Air Force’s first pilots to complete a RAAF F-35A Joint Strike Fighter transition course in Australia have flown the aircraft for the first time.
FILE PHOTO (July 2019): F-35A Joint Strike Fighters from No.3 Squadron conduct instrument-landing-approach training at RAAF Base Richmond. Photo by Sergeant Christopher Dickson.
Two pilots conducted their first training mission on the F-35A at RAAF Base Williamtown on 15 July after undertaking an intensive two month academic and simulator training program at the base’s Integrated Training Centre.
Squadron Leader William Grady, a former F-22 exchange pilot, said the transition course had been tailored to leverage previous fighter experience.
“The F-35A training is unique in that there is no two-seat variant to aid airborne instruction,” Squadron Leader Grady said.
“As a result, we do comparatively more simulator training before flying for the first time.
“It has been an intensive few months, but I’m happy to say the training is first class.”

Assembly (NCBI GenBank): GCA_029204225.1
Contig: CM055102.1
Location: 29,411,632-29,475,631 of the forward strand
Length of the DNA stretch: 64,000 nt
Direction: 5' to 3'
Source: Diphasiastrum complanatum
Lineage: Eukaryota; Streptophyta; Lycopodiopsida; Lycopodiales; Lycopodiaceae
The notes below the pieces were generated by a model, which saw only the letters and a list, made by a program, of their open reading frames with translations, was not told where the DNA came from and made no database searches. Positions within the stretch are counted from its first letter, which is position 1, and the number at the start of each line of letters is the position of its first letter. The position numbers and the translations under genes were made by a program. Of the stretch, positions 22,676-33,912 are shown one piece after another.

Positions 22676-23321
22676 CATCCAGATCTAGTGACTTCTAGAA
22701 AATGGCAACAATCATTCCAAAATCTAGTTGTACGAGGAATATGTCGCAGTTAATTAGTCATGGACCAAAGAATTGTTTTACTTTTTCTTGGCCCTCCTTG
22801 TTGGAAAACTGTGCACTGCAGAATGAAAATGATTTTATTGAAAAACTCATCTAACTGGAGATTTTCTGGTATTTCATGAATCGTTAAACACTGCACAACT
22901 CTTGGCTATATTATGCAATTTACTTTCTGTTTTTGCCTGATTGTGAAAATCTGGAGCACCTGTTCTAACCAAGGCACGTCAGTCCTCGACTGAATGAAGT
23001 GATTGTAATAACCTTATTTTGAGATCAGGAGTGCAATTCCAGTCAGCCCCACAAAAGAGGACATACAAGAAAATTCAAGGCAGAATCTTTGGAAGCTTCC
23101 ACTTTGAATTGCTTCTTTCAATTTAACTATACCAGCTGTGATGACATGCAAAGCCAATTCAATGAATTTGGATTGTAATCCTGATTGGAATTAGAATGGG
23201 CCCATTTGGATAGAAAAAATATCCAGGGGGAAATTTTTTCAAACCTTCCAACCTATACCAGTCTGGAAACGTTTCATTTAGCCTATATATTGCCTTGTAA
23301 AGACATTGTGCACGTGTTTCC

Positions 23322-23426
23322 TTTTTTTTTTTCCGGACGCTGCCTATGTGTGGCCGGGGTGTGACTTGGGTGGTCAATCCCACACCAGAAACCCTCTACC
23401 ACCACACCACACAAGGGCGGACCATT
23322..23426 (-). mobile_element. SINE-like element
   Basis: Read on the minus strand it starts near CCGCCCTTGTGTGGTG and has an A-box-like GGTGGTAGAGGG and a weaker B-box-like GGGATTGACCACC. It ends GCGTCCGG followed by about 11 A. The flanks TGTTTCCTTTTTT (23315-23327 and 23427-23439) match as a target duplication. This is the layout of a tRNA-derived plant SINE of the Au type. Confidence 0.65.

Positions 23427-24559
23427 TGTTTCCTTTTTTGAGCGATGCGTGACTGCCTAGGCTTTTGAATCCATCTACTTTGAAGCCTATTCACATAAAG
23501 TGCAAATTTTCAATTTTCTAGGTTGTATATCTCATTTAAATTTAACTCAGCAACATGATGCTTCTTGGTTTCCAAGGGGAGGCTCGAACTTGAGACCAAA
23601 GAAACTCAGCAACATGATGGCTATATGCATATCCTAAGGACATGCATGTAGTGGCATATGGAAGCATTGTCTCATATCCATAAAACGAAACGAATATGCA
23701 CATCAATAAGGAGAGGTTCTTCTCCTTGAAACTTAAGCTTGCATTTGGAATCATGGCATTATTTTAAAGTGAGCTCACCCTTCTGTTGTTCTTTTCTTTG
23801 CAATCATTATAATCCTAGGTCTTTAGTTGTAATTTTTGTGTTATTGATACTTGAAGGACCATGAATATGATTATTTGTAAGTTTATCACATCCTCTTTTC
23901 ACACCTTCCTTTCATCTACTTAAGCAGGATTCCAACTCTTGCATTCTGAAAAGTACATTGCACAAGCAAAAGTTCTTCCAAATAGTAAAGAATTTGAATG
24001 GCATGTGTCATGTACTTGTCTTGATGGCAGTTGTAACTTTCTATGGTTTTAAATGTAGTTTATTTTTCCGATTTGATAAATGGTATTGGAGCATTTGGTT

Commanding Officer Number 3 Squadron Wing Commander Darren Clare said the 15 July flights marked an important milestone in the F-35A’s introduction to service.
“Being able to watch the launch of the first two Australian-trained pilots on their first flight was a proud moment,” Wing Commander Clare said.
“Although we currently still send pilots to the US for training, this shows Australia is quickly becoming self-sufficient and it all contributes to our F-35A squadrons reaching combat readiness as planned.”
“The introduction of a fifth-generation aircraft and all of its new systems has been highly complex.
“It has only been since January that we started testing out how the F-35A integrated with the Australian logistics, base support and local training systems.
“So the credit for today’s milestone goes to all those who have worked tirelessly to ensure the F-35A has had a smooth introduction to service,” he said.
Australia’s fleet of 10[sic]* F-35A aircraft based at Luke Air Force Base and RAAF Base Williamtown have collectively achieved more than 2900 hours across more than 1750 sorties since 2014.
The F-35A attainment of Initial Operating Capability is on schedule for December 2020.
EDITOR’S NOTE: The above RAAF-generated news story says “Australia’s fleet of 10 F-35A aircraft…” – but we reported on numbers 11 and 12 delivery in April.
. . .